For many business owners and managers, the question of whether to require worker vaccinations against COVID-19 once seemed an easy choice: With so many people lined up for vaccine shots when they were first released, it appeared simple encouragement and maybe a few incentives would be enough to get people safely back to work.
Those days are quickly coming to an end.
The mandatory shot scenario has resurfaced among private companies due to the spread of the Delta variant; stubborn vaccine hesitancy in parts of the country and Wisconsin; and fear of exposing all workers, their families, customers and vendors to COVID-19. Many businesses will once again consider requiring employee vaccinations or regular testing if those employees refuse.
Make no mistake: For most of those who refuse and who don’t qualify for specific exemptions, the law says they can be fired.
Across the country, governments, health systems and major companies such as Google and Facebook are moving to require vaccinations or regular testing. The federal Equal Opportunities Commission has made it clear firing is an option companies can pursue – which is precisely what a Texas health system did July 27 within its workforce, dismissing or accepting resignations from 153 employees who refused to get a shot.
At a time when it’s hard to find good health care workers, firing those who refused to get a shot may seem drastic. Then again, it’s a strong signal to jittery patients and the remaining 24,800 vaccinated employees of Houston Methodist that individual choice has its limits.
“It’s like any other job requirement,” said Sheila Conroy, a partner in Lake Effect HR & Law, a Madison-based firm that specializes in employment law and human resources. “If you’re required to wear steel-toed boots on the job and you refuse to do so because you don’t like how they look, you could be disciplined or fired for that, too.”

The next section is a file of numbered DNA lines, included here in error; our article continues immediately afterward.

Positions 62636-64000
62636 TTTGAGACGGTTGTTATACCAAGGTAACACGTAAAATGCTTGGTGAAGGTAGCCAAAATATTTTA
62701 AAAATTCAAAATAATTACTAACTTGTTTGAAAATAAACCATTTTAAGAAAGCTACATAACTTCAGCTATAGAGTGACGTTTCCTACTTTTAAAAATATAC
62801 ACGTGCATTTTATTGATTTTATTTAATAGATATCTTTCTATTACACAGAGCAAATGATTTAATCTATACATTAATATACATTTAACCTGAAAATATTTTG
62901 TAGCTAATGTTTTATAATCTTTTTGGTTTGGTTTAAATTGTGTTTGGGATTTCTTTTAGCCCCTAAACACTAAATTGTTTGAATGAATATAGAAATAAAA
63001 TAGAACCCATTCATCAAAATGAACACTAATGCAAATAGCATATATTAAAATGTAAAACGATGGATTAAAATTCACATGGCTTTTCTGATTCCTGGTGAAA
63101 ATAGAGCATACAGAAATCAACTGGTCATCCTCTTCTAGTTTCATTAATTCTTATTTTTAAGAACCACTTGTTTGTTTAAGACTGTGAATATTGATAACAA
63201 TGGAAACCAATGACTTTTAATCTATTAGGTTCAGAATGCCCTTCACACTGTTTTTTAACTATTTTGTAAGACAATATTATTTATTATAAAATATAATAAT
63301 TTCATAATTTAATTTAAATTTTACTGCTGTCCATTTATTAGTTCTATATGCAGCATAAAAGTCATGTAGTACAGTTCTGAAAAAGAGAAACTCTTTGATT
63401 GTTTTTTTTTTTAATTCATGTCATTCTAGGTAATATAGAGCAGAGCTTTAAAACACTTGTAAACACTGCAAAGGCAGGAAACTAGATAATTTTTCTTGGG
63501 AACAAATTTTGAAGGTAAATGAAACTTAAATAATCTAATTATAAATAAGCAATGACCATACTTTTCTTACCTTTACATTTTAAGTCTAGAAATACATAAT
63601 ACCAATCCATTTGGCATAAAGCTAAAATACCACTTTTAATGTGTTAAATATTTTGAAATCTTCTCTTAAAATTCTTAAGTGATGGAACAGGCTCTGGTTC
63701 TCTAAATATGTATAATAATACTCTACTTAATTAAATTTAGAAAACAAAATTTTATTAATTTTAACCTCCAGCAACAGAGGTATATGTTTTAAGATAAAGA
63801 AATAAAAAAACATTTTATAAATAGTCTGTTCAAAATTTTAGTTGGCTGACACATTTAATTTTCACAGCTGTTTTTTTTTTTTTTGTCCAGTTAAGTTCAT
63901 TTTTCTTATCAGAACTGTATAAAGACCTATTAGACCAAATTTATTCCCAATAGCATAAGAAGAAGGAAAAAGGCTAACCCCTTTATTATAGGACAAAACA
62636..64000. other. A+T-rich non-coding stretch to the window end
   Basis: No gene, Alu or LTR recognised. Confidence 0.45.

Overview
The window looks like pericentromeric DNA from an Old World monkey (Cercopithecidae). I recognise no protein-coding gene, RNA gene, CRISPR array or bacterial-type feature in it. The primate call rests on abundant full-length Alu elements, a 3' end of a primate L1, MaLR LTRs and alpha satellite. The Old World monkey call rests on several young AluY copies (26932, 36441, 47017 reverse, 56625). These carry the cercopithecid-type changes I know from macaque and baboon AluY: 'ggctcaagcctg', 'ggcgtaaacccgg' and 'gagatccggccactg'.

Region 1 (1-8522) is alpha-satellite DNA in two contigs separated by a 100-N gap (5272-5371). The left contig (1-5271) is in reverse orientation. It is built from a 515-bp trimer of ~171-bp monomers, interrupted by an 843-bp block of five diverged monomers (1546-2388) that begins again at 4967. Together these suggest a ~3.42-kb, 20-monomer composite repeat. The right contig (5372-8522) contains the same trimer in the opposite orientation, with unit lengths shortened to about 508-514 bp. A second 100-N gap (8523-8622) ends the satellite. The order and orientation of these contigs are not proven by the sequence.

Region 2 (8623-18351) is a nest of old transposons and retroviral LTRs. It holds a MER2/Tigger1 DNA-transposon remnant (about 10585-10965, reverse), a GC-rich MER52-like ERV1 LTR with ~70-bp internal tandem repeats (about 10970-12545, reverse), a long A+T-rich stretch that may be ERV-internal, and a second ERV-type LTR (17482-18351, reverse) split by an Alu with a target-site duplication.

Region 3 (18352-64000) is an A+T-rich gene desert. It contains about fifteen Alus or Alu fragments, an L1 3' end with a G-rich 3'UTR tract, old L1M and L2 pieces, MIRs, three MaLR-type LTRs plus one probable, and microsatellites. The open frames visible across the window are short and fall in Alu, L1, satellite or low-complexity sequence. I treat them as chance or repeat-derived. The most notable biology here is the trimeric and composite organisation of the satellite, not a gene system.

Conroy isn’t suggesting all employers should follow a “vax-or-vamoose” course with workers. In fact, she thinks it’s a complicated choice that depends on many variables – the nature of the workforce and workplace; navigating proper “accommodations” for employees with medical conditions or “sincerely held religious beliefs;” union relations; geography; and fear of losing otherwise good employees are examples.
Still, for those businesses that thought a voluntary approach was going to do the trick, it has become apparent that “Plan B” is fast becoming an option.
“It was really clear from the get-go that employers could require vaccinations within established parameters, but I think most (employers) believed that with strong encouragement and some incentives, most of their employees would get the vaccine,” Conroy said. “There was more resistance than some employers anticipated.”
While many employers were aware as early as the spring that it was legal to fire employees who refused to vaccinate or test routinely, most didn’t want the hassle of setting up a mandatory system or the risk of a court challenge. Now, with more companies drawing the vaccination line, others may draw comfort in knowing they’re not alone.
“They’re getting more reassurance by the day that they’re not going to be left hanging out there,” said Conroy, who noted that government entities requiring vaccines of their own workers aren’t going to prevent private employers who follow the rules from doing the same.
In fact, the Houston Methodist firings were preceded by a federal court decision that confirmed it was legal for the hospital system to set vaccination requirements as a condition of employment – even if the vaccines are still deemed “emergency use” by the Food and Drug Administration. An emergency use authorization can be made by the FDA, after testing regimens have been completed, to facilitate medical counter measures during public health emergencies.
Not every company can have workers who are “remote.” Many companies need workers back on the factory floor or behind the counter and may choose to require vaccinations or regular testing sooner than later. While that is a potential problem for companies already hard-pressed to find workers, that shortage may ease in the fall when extra federal jobless benefits expire.
No one should want the economy to slide back into the mess it was in early 2020, especially those companies that form its backbone.
Tom Still is president of the Wisconsin Technology Council.